The onus is on the consumer to read the fine print. How could it be any other way? I agree that many of the things you mentioned are lame but when you buy or lease something it is up to you to understand how that product works whether it's a cell phone contract or a complex finanacial instrument.
If you did not take the time to thoroughly read through a cell phone contract (or any other) then really there is no one to blame except yourself because you did sign a document in which you claimed full understanding of the terms of that contract. Yes, there are actually people who read license agreements. Who is really to blame if most people are too lazy to read to stupid to understand what they are committing themselves to? Caveat emptor!
07-14-2004, 09:51 AM #6
Yes agreed we are supposed to read these but these are binding contracts written by lawyers in legalese that most people can't make heads nor tails of. That's the whole point of the fine print. It's mumbo jumbo to confuse the consumer. Would you agree?
07-14-2004, 10:21 AM #7
I agree completely. GVT's attempt to legislate 'clarity' into contracts, especially consumer contracts or those intended for laypeople, but it's a fleeting goal. Expressing complex terms of agreement in simple language is not always easy and you simply cannot cover all of the implications that could be derived from a given contract in the contract itself. Big catch 22 if you ask me. The best thing a person can do IMO is be as dilligent about reading everything to which you sign your name, be as informed as possible, and know when you need to have a lawyer act on your behalf.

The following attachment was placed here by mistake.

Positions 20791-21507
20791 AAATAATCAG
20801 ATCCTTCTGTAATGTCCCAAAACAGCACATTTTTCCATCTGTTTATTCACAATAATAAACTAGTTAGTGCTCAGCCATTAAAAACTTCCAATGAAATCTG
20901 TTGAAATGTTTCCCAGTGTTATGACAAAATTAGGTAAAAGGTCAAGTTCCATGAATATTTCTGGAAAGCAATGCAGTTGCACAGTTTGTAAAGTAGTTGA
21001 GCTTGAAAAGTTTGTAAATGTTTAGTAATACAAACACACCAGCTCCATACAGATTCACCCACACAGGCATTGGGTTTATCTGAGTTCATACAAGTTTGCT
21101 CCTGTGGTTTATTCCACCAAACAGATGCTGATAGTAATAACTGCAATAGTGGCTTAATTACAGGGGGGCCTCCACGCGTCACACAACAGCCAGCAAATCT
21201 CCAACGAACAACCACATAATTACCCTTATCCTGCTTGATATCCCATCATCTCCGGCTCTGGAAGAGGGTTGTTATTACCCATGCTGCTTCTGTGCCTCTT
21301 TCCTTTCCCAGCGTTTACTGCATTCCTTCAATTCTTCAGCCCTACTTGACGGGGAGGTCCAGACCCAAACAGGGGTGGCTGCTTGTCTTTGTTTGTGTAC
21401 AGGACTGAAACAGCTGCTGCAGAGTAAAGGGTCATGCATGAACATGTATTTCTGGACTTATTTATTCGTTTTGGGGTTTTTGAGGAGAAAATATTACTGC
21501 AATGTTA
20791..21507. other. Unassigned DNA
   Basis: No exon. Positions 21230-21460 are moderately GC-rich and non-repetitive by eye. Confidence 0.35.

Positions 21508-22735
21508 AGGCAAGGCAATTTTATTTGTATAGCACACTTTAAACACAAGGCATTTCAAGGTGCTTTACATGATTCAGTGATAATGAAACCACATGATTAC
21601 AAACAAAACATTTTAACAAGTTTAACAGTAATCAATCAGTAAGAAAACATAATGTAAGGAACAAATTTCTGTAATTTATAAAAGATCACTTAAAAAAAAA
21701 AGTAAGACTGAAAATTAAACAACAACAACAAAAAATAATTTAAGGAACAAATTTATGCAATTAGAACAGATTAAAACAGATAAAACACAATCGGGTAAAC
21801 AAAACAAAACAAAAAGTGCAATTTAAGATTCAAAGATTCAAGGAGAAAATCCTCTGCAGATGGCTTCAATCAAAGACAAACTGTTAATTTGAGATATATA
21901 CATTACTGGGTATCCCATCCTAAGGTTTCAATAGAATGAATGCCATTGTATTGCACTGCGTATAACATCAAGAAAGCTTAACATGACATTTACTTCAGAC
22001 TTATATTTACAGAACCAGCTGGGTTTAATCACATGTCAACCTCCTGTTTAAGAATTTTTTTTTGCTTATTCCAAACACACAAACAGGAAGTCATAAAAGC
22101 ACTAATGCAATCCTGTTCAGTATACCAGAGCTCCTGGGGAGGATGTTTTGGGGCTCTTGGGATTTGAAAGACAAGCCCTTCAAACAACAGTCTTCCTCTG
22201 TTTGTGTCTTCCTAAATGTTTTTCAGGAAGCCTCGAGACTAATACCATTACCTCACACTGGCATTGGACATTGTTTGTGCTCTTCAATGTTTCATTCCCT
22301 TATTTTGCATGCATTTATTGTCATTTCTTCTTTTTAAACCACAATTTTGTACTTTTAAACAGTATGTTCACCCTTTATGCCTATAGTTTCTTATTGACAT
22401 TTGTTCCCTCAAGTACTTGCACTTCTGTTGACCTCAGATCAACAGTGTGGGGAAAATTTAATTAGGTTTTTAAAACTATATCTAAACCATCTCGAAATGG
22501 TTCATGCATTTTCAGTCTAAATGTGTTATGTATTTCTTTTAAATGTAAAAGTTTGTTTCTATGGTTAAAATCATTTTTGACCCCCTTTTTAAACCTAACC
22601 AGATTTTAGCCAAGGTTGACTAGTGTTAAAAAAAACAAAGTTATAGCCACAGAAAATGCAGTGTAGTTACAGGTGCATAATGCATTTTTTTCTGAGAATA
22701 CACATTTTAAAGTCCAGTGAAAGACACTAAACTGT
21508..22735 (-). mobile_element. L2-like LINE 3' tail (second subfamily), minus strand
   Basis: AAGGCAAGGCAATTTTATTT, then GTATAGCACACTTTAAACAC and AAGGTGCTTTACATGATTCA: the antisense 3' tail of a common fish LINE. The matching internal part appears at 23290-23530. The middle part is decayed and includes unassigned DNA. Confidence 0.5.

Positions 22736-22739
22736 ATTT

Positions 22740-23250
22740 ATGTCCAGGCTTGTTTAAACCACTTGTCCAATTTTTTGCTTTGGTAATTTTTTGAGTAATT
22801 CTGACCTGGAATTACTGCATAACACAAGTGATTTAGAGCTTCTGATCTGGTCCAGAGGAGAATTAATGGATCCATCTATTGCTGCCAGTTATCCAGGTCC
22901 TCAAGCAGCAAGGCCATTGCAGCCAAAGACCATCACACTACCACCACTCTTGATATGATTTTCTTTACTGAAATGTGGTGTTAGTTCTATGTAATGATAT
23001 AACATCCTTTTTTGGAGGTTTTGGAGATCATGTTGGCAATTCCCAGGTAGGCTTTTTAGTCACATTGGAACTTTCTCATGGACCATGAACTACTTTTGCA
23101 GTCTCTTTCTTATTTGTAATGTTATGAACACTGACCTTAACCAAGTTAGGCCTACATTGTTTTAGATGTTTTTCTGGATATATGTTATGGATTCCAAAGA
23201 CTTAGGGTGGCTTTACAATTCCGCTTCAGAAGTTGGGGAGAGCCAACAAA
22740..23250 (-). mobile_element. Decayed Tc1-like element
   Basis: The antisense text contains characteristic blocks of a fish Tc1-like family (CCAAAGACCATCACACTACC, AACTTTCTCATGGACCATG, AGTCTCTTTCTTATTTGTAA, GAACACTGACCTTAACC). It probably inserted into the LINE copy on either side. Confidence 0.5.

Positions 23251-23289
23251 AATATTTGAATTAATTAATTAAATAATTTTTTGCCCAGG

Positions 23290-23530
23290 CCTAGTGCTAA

Who would lease a car without having a lawyer review the contract? Not me. IMO if your monthly cell phone bill exceeds $200, then you should have a lawyer review the terms for you. You don't need to hire Johnny Cochran for this stuff, in most cases a relatively cheap notary will suffice.
Originally Posted by 1victor
07-14-2004, 10:30 AM #8
I agree and I agree that I have signed stuff without really reading it and getting burned, lesson learned. While it may not make for easy reading if a contract was designed by a lawyer then a lawyer should review it for the purchaser.
Unfortunately you can't buy anything anymore that doesn't have all kinds of back doors for the seller and nothing but bend over for the consumer. We all learn as we go.
07-14-2004, 06:06 PM #9Originally Posted by 1victor
Even if you do read the fine print, you still need to be a lawyer to understand it. The loop hole for the consumer is to ask all the questions cause the employee needs to be familar with the products he sells. Thus, the company is responsible for the employee knowing. So, when you ask the employee if there are any exclusions etc, he must tell you.
Once you discuss that with the employee, it becomes a VERBAL CONTRACT which is easier to understand and he must disclose all information to you that is relavant to the contract. If he failed to discuss a fact or clause, the VERBAL CONTRACT IS VOID and you can then back out or complete a new contract.
Some people cant read and the contract must be verbally explained....Same difference and clearified if there is something not understood.
07-14-2004, 09:27 PM #10
fine print sucks